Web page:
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I Liked and Like Ike

Posted in Books, and Government

Published first a few years ago in an earlier blog.

Dwight David (Ike) Eisenhower was the president of my youth, age 10 to 18 approximately, but I knew nothing of and had no interest in politics at the time. I was aware that he was a Republican, whatever that was, and that my parents were also Republicans, and so I assumed, quite logically, that most of the world was Republican. I was shocked, but tried not to show it, when a classmate told me that Democrats, whatever they were, controlled both houses of Congress and that Republicans were powerless. I guess his parents were Democrats. At least we were all Baptists.

The 1950’s served up the same political issues we hear about constantly in today’s news. There were budget crises, unemployment concerns, wars and threats of wars, and incessant demands for more social benefits, tax cuts, expanded civil rights, and diminished civil rights. There were power struggles and back stabbings, but there was no gridlock. Political concerns and issues were important, but national concerns seemed to have the priority, and compromises were reached, and the country moved, in the opinions of most people, forward. At the end of his first term, after two years with Democrats holding majorities in the House and Senate, Eisenhower had 70% approval and 20% disapproval ratings.

Eisenhower ended US combat in Korea, which had begun under President Truman, and prevented US combat in Vietnam, which was to begin under President Kennedy. We will never know what prevented outbreak of nuclear war during the tense cold war nuclear proliferation and posturing of his administration, but many reasonably give credit to Eisenhower’s staunch positions that there would be no limited use of nuclear weapons and that if Russia were to begin nuclear war, the US would end it immediately with certain devastation of both nations.

Eisenhower oversaw the construction of the St. Lawrence Seaway and the Interstate Highway System, both significant employment and economic boosters, without bankrupting the country. He launched NASA and committed to the space race. Still, he “inherited” a federal debt equal to 75% of GDP and left behind one equal to 56% of GDP. The federal deficit during Truman’s last year was about 3% of GDP, but there was a small surplus in Eisenhower’s last year. That would not happen again for forty years. Of course, those were glory days for the US economy with GDP increasing 50% from 1951 to 1959.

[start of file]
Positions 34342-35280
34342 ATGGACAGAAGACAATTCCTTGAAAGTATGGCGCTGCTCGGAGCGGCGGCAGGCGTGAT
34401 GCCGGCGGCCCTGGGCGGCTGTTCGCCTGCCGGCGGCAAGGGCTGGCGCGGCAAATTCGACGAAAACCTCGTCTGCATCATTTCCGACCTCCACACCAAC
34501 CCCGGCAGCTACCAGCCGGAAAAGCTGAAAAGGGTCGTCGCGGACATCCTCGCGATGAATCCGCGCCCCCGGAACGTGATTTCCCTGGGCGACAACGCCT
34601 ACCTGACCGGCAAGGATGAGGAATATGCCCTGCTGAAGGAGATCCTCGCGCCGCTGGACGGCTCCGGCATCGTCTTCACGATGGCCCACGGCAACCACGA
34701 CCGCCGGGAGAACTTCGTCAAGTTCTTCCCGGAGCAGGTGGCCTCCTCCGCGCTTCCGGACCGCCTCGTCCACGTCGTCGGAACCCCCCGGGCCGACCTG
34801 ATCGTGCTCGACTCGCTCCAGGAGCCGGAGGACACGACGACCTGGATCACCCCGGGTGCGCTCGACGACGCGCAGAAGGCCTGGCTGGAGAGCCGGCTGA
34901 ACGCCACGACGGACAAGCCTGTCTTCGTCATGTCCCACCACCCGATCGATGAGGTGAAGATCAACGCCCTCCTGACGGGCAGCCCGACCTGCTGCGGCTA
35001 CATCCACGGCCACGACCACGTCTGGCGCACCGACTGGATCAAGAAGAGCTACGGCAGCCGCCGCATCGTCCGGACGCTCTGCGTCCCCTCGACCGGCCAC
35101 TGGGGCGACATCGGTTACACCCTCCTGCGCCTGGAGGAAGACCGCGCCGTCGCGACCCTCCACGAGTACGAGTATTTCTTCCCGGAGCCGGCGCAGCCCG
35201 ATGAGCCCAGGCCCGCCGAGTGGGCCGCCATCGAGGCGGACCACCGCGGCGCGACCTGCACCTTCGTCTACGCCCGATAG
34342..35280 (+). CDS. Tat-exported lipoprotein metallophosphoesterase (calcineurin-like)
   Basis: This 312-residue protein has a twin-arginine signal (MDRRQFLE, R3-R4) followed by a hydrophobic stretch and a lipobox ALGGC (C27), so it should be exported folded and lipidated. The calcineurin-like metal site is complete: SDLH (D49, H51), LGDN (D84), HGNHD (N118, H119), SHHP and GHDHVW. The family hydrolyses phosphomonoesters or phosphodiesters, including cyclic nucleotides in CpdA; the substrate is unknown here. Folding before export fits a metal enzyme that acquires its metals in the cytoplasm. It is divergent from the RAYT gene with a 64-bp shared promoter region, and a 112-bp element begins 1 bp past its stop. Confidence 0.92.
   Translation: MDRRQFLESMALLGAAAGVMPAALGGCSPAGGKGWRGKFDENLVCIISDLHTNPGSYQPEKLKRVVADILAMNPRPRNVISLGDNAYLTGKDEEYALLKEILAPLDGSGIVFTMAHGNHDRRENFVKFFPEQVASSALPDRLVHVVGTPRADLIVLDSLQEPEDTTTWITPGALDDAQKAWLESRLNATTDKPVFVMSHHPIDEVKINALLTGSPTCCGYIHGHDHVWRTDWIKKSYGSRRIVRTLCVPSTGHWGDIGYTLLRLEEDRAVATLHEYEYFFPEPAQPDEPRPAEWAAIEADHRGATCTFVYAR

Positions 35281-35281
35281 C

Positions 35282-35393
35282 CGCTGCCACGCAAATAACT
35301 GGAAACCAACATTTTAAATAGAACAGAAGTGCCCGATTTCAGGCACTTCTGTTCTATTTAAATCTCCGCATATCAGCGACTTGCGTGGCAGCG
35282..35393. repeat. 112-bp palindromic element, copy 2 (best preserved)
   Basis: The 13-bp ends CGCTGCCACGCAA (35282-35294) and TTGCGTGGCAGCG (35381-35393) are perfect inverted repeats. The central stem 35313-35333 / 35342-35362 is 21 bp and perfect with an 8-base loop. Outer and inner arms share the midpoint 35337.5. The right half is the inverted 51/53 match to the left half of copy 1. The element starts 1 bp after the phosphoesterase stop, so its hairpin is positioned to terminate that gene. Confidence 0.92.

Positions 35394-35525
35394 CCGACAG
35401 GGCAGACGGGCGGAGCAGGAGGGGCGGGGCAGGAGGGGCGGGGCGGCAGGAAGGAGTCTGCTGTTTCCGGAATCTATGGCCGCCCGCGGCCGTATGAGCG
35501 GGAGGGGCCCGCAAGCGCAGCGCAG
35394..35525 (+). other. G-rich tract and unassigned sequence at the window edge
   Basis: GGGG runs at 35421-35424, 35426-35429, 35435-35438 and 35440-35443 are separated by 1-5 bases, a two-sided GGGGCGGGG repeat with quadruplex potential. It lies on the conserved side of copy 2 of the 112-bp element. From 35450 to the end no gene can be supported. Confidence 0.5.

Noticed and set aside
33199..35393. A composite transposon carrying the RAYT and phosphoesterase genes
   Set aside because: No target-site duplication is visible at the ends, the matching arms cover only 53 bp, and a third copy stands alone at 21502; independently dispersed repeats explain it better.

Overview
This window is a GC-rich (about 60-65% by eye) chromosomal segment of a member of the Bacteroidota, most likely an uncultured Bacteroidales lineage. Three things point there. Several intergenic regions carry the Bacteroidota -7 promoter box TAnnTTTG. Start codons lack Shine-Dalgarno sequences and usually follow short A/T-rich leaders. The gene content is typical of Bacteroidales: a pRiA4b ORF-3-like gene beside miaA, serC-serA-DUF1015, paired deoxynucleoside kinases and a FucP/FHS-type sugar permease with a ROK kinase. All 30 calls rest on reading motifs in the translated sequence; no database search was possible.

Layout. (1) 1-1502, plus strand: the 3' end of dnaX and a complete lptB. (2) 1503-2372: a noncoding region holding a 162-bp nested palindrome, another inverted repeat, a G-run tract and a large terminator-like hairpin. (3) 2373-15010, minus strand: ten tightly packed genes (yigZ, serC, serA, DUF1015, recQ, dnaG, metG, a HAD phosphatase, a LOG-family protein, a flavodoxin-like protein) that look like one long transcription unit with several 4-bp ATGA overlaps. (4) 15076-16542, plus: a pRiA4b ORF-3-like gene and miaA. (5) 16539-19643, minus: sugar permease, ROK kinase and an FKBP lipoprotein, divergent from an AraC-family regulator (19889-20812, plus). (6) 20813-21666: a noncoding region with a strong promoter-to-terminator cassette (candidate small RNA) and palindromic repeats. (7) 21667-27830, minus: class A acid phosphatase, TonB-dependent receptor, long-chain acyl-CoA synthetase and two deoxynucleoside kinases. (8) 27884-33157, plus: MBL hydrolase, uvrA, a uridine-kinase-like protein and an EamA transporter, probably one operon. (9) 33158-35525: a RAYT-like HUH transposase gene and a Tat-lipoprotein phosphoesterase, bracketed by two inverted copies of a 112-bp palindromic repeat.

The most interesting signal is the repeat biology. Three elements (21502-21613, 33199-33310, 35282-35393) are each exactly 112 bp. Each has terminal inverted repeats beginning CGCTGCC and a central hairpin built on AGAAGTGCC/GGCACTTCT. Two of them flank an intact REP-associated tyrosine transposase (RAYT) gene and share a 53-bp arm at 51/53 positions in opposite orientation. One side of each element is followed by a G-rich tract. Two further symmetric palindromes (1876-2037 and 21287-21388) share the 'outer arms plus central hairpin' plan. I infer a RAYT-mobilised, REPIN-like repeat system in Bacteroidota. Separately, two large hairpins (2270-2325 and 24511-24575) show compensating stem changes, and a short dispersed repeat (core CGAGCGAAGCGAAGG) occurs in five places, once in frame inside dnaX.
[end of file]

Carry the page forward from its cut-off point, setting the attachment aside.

Ike expanded civil rights for African Americans with signing of the Voting Rights Act, less than some wanted but a lot more than zero, and he sent federal troops to Little Rock, Arkansas, to enforce the integration of the schools. And he changed McCarthyism to “McCarthywasm.”

But of course, it’s never just the president and it wasn’t just Eisenhower. It was our government in Washington that accomplished all the above with a focus on the common good and a spirit of optimism and compromise, encouraged and supported by Eisenhower’s focus on finding the middle way and avoiding extremism of any kind. Just to give full credit, this was the line-up for those eight years.

Eisenhower didn’t seek the presidency as a personal ambition, probably the last not to do so, but was drafted into service, and when his term ended, he did not capitalize on the experience but asked to have his former title, General of the Army, reinstated and used that for his remaining years. In his farewell speech, he wisely warned about many of the bad things that happened to our nation in the following decades. Then, stung somewhat by the political attacks of John F. Kennedy and his declarations that, “…the torch has been passed to a new generation of Americans…,” and that a promise to, “…pay any price, bear any burden, meet any hardship, support any friend, oppose any foe, to assure the survival and success of liberty,” would replace his own approach of balance and quiet, behind the scenes, expression of America’s power, General Eisenhower returned to Gettysburg with his wife, Mamie. I guess he must have observed with dismay Kennedy’s failure at the Bay of Pigs and commitment of troops to Vietnam, and Johnson’s launch of the War on Poverty, promising that the nation could afford both guns and butter.

For an enjoyable overview of Eisenhower and his time, read Eisenhower: The White House Years by Jim Newton. It’s a new book, published in 2011, and is my primary source and inspiration for these thoughts on Ike.